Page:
Authors: Elizabeth Sinclair
Tags: #Romance, #Paranormal Romance
Clara had been right. Life had not been kind to this man, and his slumped, wide shoulders and shuffling step testified to the fact that the burden he carried was a heavy one that pressed unrelentingly on his soul. That realization, rather than easing Alvin's mind, caused him to straighten his spine and close down that portion of his memory that always brought a stinging pain to his heart. How could he help this poor soul find peace and self-forgiveness, when he could find none for himself?
He was afraid Emanuel had made a horrendous mistake in assigning Frank to him. When placing an Assignment before, Emanuel had never been wrong, but there was always a first time for everything, even for the village Elder. Alvin had nothing to offer Frank Donovan. Nothing except empathy and the hopelessness that reflected his own misery.
"Alvin," Emanuel said, coming to a halt before him, "this is Dr. Frank Donovan. You'll be his mentor for the duration of his stay with us." Emanuel's easy smile took none of the tension in Alvin's body.
"Hi." Frank extended his hand.
Alvin nodded stiffly, but didn't offer to shake Frank's hand. Getting too familiar with this man spelled nothing but trouble for both of them.
Frank frowned and dropped his hand back to his side. He sent Emanuel a questioning glance, but the Elder was looking directly at Alvin.
"Are you sure about this?" Alvin asked.
Emanuel nodded almost imperceptibly. "Faith and trust, Alvin, faith and trust." He turned to Frank. "Alvin will show you where you'll be living while you're here."
For a long time, Alvin stared coldly at Frank and said nothing, then he merely inclined his head the slightest degree and turned to lead the way toward the most diminutive cottage set on the edge of the small, verdant town square. Without a word, Frank followed.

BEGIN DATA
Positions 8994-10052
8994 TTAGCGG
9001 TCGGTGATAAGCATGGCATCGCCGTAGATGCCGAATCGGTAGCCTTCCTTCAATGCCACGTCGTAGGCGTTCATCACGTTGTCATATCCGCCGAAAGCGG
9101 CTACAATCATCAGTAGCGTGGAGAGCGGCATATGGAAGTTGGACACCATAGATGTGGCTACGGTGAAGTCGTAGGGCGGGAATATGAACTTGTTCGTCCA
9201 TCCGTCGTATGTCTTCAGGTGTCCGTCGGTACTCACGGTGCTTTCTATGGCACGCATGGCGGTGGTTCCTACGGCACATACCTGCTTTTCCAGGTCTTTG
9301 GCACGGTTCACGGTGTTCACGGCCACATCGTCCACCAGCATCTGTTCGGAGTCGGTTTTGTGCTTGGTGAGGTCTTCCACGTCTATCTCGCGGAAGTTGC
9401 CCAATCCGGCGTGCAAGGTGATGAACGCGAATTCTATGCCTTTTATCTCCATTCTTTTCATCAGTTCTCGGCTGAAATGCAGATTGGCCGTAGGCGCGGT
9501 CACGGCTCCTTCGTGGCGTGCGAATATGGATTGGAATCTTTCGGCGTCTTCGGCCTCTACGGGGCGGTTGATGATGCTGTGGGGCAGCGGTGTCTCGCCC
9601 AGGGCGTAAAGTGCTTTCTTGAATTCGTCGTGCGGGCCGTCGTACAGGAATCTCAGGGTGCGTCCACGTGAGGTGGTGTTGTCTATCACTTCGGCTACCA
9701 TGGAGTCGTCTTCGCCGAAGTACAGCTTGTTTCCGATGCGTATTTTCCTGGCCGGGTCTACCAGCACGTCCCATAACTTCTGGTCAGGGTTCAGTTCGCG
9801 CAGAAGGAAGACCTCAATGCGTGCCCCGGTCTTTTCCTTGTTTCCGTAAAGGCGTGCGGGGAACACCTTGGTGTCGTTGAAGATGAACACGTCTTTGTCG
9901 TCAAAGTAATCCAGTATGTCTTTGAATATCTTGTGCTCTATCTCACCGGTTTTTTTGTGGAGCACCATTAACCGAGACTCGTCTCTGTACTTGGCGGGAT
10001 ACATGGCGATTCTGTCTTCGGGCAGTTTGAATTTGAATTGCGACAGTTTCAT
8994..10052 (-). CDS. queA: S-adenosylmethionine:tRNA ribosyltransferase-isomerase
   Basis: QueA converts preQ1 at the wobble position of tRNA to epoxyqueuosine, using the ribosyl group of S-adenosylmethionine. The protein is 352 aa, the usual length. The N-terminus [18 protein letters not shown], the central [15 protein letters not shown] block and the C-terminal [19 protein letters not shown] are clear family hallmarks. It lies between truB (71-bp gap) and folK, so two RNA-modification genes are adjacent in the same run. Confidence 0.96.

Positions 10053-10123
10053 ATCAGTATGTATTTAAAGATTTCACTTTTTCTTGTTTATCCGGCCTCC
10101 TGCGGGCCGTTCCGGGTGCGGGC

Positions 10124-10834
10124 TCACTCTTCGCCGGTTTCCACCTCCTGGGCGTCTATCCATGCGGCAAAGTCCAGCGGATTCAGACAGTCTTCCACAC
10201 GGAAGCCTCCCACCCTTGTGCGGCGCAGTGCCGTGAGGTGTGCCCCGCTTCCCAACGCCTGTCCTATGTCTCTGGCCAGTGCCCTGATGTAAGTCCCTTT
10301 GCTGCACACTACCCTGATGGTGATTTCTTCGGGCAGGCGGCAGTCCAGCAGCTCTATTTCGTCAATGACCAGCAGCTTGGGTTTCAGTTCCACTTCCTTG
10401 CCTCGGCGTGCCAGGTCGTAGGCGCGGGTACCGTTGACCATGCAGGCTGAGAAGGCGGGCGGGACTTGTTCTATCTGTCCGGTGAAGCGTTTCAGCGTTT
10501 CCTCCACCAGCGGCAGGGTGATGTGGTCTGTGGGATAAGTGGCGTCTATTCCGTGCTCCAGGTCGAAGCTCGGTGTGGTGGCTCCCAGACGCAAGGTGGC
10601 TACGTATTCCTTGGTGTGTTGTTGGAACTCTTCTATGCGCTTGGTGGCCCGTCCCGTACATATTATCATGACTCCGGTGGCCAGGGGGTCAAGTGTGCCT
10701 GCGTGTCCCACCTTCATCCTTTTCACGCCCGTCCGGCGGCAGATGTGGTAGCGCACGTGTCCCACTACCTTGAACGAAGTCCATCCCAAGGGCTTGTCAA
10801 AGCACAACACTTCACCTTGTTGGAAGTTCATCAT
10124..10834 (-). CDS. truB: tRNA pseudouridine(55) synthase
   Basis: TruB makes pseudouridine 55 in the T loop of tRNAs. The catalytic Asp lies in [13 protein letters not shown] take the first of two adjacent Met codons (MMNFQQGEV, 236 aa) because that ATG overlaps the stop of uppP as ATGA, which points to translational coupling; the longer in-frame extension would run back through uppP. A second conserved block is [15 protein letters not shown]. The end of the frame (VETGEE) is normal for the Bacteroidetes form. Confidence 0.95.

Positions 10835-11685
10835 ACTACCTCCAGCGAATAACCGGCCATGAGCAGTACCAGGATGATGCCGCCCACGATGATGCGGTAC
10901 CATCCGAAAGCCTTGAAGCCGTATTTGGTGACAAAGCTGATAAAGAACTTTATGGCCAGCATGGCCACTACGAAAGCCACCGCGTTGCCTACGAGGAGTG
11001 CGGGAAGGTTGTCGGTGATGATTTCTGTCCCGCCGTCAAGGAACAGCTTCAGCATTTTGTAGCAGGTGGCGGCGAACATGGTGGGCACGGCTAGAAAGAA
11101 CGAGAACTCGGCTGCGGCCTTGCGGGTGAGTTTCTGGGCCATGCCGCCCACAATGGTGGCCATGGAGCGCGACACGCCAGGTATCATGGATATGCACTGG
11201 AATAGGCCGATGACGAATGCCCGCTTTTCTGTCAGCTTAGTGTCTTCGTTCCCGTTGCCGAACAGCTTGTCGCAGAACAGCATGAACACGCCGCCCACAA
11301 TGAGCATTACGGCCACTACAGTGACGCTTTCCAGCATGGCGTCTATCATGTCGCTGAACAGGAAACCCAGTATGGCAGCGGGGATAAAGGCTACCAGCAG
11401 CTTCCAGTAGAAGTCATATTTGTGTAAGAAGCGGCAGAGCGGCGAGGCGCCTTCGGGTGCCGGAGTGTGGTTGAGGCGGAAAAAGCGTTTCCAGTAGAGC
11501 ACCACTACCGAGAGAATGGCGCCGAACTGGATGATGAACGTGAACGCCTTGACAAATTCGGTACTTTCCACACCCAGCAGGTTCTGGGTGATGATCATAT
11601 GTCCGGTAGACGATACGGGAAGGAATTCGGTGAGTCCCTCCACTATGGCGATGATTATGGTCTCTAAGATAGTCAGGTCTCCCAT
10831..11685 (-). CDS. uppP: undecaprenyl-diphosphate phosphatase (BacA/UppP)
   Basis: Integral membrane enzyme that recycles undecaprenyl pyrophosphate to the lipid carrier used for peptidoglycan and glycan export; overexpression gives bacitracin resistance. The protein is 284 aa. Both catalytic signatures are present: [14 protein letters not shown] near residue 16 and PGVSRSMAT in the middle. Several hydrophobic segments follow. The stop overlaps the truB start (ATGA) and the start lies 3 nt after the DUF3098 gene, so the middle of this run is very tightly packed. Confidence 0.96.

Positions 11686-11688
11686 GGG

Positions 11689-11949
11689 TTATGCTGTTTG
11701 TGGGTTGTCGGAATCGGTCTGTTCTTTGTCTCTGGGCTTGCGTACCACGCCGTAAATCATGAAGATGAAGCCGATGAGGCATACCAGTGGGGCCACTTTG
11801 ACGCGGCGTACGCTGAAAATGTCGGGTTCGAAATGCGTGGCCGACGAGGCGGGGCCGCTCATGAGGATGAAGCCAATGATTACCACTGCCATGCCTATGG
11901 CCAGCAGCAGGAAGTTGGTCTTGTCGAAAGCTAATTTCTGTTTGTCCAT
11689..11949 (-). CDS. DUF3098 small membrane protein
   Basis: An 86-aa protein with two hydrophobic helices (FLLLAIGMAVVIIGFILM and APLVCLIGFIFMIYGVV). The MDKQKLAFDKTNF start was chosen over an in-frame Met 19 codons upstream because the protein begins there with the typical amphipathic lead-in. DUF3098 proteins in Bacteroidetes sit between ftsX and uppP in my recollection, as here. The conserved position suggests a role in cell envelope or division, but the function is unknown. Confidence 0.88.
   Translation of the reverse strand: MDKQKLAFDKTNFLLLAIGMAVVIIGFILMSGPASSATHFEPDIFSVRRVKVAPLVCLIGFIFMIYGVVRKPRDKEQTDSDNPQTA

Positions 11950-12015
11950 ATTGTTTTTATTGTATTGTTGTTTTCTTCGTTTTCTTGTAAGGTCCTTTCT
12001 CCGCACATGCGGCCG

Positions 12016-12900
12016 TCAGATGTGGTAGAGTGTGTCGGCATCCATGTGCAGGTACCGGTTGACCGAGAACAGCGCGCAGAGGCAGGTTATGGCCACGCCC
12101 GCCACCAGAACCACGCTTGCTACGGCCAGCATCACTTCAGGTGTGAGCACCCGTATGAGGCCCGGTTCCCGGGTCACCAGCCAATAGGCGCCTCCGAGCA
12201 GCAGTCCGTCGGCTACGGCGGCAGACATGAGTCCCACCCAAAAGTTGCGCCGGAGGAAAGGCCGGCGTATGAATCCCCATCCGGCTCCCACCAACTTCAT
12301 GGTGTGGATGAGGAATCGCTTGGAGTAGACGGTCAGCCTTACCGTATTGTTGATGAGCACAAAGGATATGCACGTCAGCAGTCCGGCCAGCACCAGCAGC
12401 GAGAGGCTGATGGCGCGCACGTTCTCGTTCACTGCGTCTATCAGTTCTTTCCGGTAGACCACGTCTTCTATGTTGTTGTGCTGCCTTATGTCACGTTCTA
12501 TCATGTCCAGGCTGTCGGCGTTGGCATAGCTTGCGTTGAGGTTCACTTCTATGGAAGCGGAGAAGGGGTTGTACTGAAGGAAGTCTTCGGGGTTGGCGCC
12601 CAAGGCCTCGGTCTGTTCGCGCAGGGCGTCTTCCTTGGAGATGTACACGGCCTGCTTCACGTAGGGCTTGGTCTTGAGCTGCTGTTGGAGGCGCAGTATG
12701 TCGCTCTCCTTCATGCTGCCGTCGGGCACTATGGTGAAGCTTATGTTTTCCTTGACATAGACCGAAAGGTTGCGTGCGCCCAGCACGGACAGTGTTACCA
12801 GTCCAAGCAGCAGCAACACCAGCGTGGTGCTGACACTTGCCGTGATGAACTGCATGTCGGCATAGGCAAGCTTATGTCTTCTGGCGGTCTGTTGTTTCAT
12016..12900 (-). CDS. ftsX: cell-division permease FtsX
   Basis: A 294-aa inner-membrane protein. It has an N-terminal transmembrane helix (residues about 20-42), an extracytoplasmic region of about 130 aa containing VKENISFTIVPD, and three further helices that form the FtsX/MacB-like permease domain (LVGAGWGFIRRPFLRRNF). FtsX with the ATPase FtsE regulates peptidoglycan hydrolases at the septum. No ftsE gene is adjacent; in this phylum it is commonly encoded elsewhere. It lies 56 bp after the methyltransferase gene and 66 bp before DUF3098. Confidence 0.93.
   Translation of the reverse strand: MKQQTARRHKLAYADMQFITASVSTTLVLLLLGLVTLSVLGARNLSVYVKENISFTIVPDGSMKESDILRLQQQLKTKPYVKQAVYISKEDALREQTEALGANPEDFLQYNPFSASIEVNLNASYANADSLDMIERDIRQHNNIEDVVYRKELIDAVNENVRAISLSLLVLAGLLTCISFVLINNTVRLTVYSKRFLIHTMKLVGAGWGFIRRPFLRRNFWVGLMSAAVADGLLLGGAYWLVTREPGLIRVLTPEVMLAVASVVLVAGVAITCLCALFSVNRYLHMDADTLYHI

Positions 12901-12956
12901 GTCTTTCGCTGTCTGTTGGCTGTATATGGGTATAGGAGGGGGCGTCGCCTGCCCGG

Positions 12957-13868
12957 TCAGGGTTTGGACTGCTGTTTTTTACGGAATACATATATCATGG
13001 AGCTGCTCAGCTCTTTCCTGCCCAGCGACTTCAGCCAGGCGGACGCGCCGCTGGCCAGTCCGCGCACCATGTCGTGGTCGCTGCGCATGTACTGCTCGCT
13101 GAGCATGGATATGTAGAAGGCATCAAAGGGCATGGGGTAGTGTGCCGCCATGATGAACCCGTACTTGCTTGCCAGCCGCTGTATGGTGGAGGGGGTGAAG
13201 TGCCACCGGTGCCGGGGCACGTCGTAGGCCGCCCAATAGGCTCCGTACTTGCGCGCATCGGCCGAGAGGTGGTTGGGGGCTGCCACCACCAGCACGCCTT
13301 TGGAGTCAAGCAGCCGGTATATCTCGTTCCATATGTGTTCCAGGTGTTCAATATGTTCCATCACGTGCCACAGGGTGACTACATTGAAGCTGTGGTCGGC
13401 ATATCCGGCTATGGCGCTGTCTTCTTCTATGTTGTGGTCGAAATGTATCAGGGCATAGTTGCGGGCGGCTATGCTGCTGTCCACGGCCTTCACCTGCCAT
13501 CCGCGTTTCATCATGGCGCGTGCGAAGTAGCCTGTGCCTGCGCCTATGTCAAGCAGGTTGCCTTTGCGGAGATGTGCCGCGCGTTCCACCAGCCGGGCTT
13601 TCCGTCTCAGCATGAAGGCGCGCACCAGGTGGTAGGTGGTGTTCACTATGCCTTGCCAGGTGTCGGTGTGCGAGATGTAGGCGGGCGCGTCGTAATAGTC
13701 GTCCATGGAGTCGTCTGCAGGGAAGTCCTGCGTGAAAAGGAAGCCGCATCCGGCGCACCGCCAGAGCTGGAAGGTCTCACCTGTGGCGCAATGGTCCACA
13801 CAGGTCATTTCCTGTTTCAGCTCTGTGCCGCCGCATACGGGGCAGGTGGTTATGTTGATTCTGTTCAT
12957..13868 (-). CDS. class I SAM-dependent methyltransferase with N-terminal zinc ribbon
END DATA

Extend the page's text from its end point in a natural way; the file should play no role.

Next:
While they walked, Frank assessed the man who trudged on ahead of him. Upon his first glimpse of Alvin, Frank had thought about an old TV show he'd loved as a kid called
. It had been about a mountain man who lived alone, dressed in buckskins, and sported a bush of facial hair. But that's where the similarities ended.
The TV actor had been private, but friendly, and had not used his facial hair as something to hide behind. Frank believed in his gut that this was not the case with this stoic man. Adams had interacted with people and the wild creatures of the mountains. Frank could see Alvin relating to the wild animals, but keeping any human at an emotional arm's length. Adams's eyes had sparkled with humor and life. Alvin's eyes were as dead as Frank's. This mentor of his was certainly an enigma.
Giving up on any attempt at understanding Alvin Tripp, Frank looked around him for the old man who had brought him here. Emanuel seemed to have totally dismissed them and was making his way to a little thatched cottage surrounded by a myriad of colorful flowers on the far side of the square. His long robe stirred up dust devils as he walked. Just as he stepped onto the threshold of the cottage, he turned toward them and caught Frank's gaze. The Elder studied them for a moment, and then he disappeared from sight inside the cottage.
Left to follow the retreating figure ahead of him, Frank hurried to catch up. He fell into step beside Alvin, and was struck immediately by how large the man was. Coming in at three inches over six feet, Frank was not a small man, but Alvin dwarfed him.
"So, how long have you been here?" Frank asked, trying to engage Tripp in conversation.
When Tripp continued to remain silent, Frank shrugged and took in the place that would be his home for an indeterminate length of time.
The mist that had surrounded the village on his arrival had dissipated. Streaks of sunlight lay like narrow golden paths across the row of thatched cottages. The dirt path that had brought him and Emanuel over the footbridge meandered between two rows of cottages that looked as though they had been snatched from a history book on Colonial America and plopped down here in the Hudson Highlands.
Vibrant blooms of a variety of flowers surrounded each cottage on all sides. The gardens reminded him of those that Sandy, his deceased wife, had labored over around their house. She'd taken such care with them, nursing seedlings into mature plants until they burst forth with color, seemingly at her command. Sandy hadn't had just a green thumb. She'd had a green hand. She could have stuck a dead twig into the ground, and the next day, it would have been a flourishing plant.
Pain sliced through his heart so strong his footsteps faltered. Angrily, he pushed the cloying memories away. Like persistent cobwebs, they clung, vying for his attention.
With renewed determination, he cleared his mind and concentrated on the village, which seemed to exist in a state of perpetual spring.